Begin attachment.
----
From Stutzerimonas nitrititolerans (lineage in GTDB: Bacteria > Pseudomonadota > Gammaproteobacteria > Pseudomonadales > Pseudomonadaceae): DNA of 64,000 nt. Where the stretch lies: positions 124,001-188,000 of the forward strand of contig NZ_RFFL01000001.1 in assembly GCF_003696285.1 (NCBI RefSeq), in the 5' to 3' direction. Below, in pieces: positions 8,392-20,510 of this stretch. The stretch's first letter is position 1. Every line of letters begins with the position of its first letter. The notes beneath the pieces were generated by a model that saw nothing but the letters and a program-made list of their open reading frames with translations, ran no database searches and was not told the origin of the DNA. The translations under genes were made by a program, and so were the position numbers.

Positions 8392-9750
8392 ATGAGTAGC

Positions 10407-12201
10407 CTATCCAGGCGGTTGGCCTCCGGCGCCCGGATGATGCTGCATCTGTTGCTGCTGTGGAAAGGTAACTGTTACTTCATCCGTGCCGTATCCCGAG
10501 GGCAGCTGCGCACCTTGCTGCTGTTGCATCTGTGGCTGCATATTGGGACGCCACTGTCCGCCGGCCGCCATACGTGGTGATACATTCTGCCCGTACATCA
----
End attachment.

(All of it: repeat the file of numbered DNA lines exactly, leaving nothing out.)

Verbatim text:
From Stutzerimonas nitrititolerans (lineage in GTDB: Bacteria > Pseudomonadota > Gammaproteobacteria > Pseudomonadales > Pseudomonadaceae): DNA of 64,000 nt. Where the stretch lies: positions 124,001-188,000 of the forward strand of contig NZ_RFFL01000001.1 in assembly GCF_003696285.1 (NCBI RefSeq), in the 5' to 3' direction. Below, in pieces: positions 8,392-20,510 of this stretch. The stretch's first letter is position 1. Every line of letters begins with the position of its first letter. The notes beneath the pieces were generated by a model that saw nothing but the letters and a program-made list of their open reading frames with translations, ran no database searches and was not told the origin of the DNA. The translations under genes were made by a program, and so were the position numbers.

Positions 8392-9750
8392 ATGAGTAGC

Positions 10407-12201
10407 CTATCCAGGCGGTTGGCCTCCGGCGCCCGGATGATGCTGCATCTGTTGCTGCTGTGGAAAGGTAACTGTTACTTCATCCGTGCCGTATCCCGAG
10501 GGCAGCTGCGCACCTTGCTGCTGTTGCATCTGTGGCTGCATATTGGGACGCCACTGTCCGCCGGCCGCCATACGTGGTGATACATTCTGCCCGTACATCA